Like postmodern art, postmodern literature sought to challenge absolute meaning. As such, this literature is often absurd, fragmented, metafictional and features temporal or narrative disruption. This type of fiction also challenged authority and was often political. The postmodern text often draws attention to its own artifice and comments upon the nature of literature and fiction, subverting conventional expectations of plot, genre and narrative. The playful use of the text’s construction often indicates the randomness of daily life which, whilst often comic is existential in nature, with the characters’ absurd actions hinting at the purposelessness of life.  Postmodern literature includes texts such as Thomas Pynchon’s Gravity’s Rainbow (1973) and David Foster Wallace’s Infinite Jest (1996).

This bleak outlook can be further seen through the Theatre of the Absurd, coming from the absurdist philosophy of Albert Camus (‘The Myth of Sisyphus’, 1942). This philosophy posited that while there may well be a meaning to life, humans are limited in their mental capacity and cannot, therefore, ever find such a meaning. Humanity thus continues on lacking a true understanding of its purpose. Such absurdity can be seen in the work of Samuel Beckett. (1906-1989). Beckett’s work is often categorised as ‘tragicomic’ and reveals the bleak nature of human existence through absurdity and black comedy. Emblematic of this is his play Waiting for Godot (1953) two men engage in conversation while waiting for their friend Godot who never arrives. Zehra Gündar in Postmodern Absurdity writes that ‘[t]he uncertainties, the non-resolutions, the waiting for the end to come, the gaps and impasses accompanied with nonsense, incomprehensible language solidify the metafictional or the metatheatrical aspect of [Beckett’s] plays’ (2019, 12). Other famous postmodern writers include Kurt Vonnegut, Thomas Pynchon and Kathy Acker to name but a few. 

 

Criticism of Postmodernism 

Criticism of postmodernism has tended to be directed towards specific disciplines, rather than the broad theory. As Robert F. Barsky states in Noam Chomsky: A Life of Dissent  ‘[t]heorists seldom agree on how to define postmodernism, and the problem is compounded when one moves from one discipline to another’ (1997, 193). Critiques of postmodern architecture, understandably, are different to those of postmodern literature or philosophy and so on. As such, this section will briefly outline some of the main arguments against postmodern philosophy, art and literature. 

Postmodern philosophy, particularly that of Baudrillard, has been condemned by Christopher Norris most notably in his work Uncritical Theory: Postmodernism, Intellectuals and the Gulf War (1992). This was published in response to Baudrillard’s essay ‘The Gulf War did not take place’ (1991) which argued that the war had been a hyperreal event in which the circumstances of the war can be questioned due to the propaganda surrounding it. Norris condemns this line of thinking by arguing that by accepting this hyperreality as unreal, there is no need for resistance to such atrocities as those occurring during the Gulf War. It is worth noting, however, that Norris does not take issue with all aspects of postmodernism and finds Derrida ‘an example of postmodern lucidity’ (Barsky, 1997, 194).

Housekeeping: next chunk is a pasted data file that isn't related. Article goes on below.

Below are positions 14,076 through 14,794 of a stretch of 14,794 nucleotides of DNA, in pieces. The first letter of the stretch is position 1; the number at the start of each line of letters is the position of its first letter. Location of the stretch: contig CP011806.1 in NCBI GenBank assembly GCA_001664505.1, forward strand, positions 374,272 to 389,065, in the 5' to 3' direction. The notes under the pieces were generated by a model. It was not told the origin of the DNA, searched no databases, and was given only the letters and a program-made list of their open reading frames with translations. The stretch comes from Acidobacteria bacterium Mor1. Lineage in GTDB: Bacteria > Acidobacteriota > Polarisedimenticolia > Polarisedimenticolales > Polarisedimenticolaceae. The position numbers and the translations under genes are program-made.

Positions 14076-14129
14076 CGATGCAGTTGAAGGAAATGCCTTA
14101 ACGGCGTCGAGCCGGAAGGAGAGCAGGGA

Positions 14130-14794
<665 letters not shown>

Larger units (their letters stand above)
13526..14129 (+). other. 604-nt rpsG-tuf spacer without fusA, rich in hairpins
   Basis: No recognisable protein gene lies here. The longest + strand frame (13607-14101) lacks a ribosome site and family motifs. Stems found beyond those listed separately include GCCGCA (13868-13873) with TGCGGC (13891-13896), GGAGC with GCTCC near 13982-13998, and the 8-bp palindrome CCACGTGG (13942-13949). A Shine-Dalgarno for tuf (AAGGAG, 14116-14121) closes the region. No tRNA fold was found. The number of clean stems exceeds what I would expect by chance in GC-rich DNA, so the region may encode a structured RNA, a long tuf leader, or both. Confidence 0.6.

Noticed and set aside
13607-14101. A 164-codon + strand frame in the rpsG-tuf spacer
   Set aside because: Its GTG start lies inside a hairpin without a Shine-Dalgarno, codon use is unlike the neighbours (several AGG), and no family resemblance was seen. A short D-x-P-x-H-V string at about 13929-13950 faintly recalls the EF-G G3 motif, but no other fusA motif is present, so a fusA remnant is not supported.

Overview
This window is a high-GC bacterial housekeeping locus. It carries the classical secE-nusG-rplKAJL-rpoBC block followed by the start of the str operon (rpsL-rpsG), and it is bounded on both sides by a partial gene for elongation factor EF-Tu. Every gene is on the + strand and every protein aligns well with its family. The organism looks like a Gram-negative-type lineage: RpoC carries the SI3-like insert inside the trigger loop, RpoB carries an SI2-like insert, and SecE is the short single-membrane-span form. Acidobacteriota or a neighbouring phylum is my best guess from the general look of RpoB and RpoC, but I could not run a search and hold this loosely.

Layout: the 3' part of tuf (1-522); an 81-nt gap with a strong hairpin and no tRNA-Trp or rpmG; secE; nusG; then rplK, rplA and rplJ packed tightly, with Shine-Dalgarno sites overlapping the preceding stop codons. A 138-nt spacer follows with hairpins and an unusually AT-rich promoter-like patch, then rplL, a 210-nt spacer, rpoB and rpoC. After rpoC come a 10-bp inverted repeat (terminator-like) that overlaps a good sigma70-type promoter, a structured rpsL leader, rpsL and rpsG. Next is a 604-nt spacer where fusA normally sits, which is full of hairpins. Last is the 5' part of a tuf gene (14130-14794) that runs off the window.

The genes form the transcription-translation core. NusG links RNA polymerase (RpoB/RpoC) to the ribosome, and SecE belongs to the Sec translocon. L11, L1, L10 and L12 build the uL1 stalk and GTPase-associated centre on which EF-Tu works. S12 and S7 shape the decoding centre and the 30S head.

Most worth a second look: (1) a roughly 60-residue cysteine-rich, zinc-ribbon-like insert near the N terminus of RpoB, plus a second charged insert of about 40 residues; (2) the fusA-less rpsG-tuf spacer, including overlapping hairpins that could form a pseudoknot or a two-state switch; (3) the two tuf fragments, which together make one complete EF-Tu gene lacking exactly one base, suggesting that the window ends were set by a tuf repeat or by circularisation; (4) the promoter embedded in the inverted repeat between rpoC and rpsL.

In Roy D’Andrade’s article ‘Moral Models in Anthropology,’ he criticises the theory’s definition of objectivity and subjectivity suggesting that moral and objective models must be separated as ‘they are counterproductive in discovering how the world works…Science works not because it produces unbiased accounts but because its accounts are objective enough to be proved or disproved no matter what anyone wants to be true’ (D’Andrade 1995: 402-4). 

Pauline Marie Rosenau provides a thorough examination of the contradictions within postmodernism in Post-Modernism and the Social Sciences: Insights, Inroads, and Intrusions (1991). In this work, Rosenau argues that ‘post-modernism devalues any pretensions to theory building. But an anti-theory position is itself a theoretical stand.’ She further points out that although postmodernists stress ‘the importance of the irrational and expressing grave doubts about the Enlightenment’s intellectual tools of reason, logic, and rationality, post-modernists employ these latter instruments in their own analysis.’ 

In addition to postmodern philosophy being accused of using the theoretical models it criticises, postmodern art has likewise been criticised for its uneasy relationship with the mass production it tends to condemn. As Stefan Morawski argues in The Troubles with Postmodernism,

The Troubles With Postmodernism by Stefan Morawski